Workplace Discrimination - Do You Know What It Is?

Workplace Discrimination – Do You Know What It Is?

Discrimination is to distinguish, single out or make a distinction between someone and others because of a certain characteristic of that person. When discrimination happens in the workplace by employers, co-workers and other people who engage with the workplace, such as agents, contract workers and partners, it is considered workplace discrimination.

The types of characteristics that are protected from discrimination are:

  • Age.
  • Disability.
  • Ethnicity.
  • Gender.
  • Marital status.
  • National origin.
  • Race.
  • Religion.
  • Sexual orientation.

Categories of workplace discrimination

The broad categories that workplace discrimination falls into are direct and indirect discrimination. Direct discrimination is when a person is treated worse or less favourably because of one of the characteristics listed above.

Indirect discrimination might be when a condition is applied at the workplace that one group can comply with, but another might not be able to. An example of indirect workplace discrimination might be requiring involvement in an activity that one religion can’t or wouldn’t engage in.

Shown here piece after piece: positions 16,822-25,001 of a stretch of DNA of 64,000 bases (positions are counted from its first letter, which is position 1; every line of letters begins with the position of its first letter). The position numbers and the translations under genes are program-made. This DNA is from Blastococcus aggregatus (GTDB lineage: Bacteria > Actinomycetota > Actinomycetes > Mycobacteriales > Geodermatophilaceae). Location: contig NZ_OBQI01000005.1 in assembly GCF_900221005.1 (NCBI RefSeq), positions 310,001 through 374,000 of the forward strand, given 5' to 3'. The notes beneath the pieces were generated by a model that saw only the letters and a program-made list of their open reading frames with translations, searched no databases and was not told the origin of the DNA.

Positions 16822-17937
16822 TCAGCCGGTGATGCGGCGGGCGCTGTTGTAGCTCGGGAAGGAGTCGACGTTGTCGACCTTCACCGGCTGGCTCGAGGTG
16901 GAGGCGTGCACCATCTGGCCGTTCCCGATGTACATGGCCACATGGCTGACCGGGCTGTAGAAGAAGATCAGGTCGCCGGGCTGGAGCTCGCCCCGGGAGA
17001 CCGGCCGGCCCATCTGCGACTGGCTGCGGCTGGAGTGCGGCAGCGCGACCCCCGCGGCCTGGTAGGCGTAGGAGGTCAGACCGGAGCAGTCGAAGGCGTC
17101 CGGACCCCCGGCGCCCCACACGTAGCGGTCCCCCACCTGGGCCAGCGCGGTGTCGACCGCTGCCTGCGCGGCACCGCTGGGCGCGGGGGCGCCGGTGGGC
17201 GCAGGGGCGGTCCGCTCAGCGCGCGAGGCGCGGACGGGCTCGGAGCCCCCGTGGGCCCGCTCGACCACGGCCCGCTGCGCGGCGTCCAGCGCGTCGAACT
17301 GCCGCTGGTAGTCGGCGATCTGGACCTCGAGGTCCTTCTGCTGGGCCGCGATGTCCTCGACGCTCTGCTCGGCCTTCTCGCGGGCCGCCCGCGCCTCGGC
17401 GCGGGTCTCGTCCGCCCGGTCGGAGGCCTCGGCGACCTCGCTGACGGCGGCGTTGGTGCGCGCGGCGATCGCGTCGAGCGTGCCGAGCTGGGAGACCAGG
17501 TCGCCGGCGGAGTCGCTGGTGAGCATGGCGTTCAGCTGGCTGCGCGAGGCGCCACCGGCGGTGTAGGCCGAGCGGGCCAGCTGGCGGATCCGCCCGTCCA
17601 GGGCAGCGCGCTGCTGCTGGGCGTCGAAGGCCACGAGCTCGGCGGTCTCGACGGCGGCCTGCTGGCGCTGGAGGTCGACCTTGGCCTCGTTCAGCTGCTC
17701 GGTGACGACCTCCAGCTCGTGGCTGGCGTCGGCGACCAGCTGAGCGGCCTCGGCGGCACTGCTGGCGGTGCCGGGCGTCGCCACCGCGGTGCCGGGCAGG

Specific behaviours that can amount to discrimination

Some specific behaviours that can amount to discrimination are:

  • Offensive and unwanted sexual behaviour, particularly when it amounts to sexual harassment.
  • Intimidating, offensive or humiliating conduct.
  • Treating an individual adversely after they have raised a complaint of discrimination against the employer.
  • Treating someone poorly or adversely affecting someone’s employment because they are on maternity leave.

The majority of Australia’s workplace discrimination laws have been developed from international human rights guarantees and are generally enforced at the level of your State or Territory.

If you witness or are the victim of workplace discrimination, your first move should be to look after your physical and mental safety and then become familiar with your workplace discrimination policy. This policy should detail the appropriate steps to address the issue. If you are unable to identify the related policy, you could speak with Human Resources or a manager not involved in the discrimination.

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